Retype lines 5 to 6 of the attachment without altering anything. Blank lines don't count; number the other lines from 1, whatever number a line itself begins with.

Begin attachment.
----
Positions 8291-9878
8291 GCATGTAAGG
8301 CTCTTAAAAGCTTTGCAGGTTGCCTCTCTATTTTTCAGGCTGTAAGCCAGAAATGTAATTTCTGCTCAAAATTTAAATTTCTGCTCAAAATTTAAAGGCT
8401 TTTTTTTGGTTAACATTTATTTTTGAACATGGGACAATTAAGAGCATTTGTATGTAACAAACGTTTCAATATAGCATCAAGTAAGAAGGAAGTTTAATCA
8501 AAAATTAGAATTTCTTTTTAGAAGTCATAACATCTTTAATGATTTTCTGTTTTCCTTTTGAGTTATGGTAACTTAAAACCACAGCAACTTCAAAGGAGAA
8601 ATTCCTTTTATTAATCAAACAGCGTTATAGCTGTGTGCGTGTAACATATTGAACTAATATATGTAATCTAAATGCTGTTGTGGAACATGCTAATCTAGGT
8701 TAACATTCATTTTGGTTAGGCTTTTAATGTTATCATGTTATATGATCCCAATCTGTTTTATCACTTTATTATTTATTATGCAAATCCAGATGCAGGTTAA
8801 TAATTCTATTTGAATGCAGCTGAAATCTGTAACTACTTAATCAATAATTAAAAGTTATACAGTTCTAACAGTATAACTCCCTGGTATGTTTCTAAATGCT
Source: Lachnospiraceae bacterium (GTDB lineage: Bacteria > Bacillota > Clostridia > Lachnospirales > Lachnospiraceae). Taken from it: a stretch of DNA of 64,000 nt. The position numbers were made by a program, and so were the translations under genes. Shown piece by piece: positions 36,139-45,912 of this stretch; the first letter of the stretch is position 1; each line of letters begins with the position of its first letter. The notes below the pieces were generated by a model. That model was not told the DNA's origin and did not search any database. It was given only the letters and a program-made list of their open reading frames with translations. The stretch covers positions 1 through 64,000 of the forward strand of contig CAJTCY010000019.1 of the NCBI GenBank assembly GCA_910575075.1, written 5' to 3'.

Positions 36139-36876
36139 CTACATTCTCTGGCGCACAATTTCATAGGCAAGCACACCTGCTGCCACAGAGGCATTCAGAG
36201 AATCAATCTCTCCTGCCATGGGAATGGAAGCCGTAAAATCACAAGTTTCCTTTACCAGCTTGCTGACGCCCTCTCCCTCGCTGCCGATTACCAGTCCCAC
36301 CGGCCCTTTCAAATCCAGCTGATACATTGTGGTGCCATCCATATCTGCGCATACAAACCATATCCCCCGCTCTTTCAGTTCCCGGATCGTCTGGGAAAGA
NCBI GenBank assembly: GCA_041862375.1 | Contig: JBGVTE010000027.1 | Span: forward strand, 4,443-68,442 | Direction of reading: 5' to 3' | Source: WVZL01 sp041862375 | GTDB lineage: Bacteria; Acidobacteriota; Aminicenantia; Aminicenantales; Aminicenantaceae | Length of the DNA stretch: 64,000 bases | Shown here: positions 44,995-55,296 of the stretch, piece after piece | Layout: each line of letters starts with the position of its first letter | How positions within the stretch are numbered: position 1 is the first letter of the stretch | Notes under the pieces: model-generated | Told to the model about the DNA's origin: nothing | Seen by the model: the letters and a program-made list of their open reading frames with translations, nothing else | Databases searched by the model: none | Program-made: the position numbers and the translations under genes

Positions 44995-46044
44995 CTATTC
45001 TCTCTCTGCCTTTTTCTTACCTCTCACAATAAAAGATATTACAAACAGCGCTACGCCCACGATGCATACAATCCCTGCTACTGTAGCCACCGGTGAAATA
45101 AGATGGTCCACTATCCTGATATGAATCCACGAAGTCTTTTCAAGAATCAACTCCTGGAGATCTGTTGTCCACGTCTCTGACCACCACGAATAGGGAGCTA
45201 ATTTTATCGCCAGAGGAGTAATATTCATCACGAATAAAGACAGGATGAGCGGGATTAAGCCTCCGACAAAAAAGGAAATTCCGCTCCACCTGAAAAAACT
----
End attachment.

8501 AAAATTAGAATTTCTTTTTAGAAGTCATAACATCTTTAATGATTTTCTGTTTTCCTTTTGAGTTATGGTAACTTAAAACCACAGCAACTTCAAAGGAGAA
8601 ATTCCTTTTATTAATCAAACAGCGTTATAGCTGTGTGCGTGTAACATATTGAACTAATATATGTAATCTAAATGCTGTTGTGGAACATGCTAATCTAGGT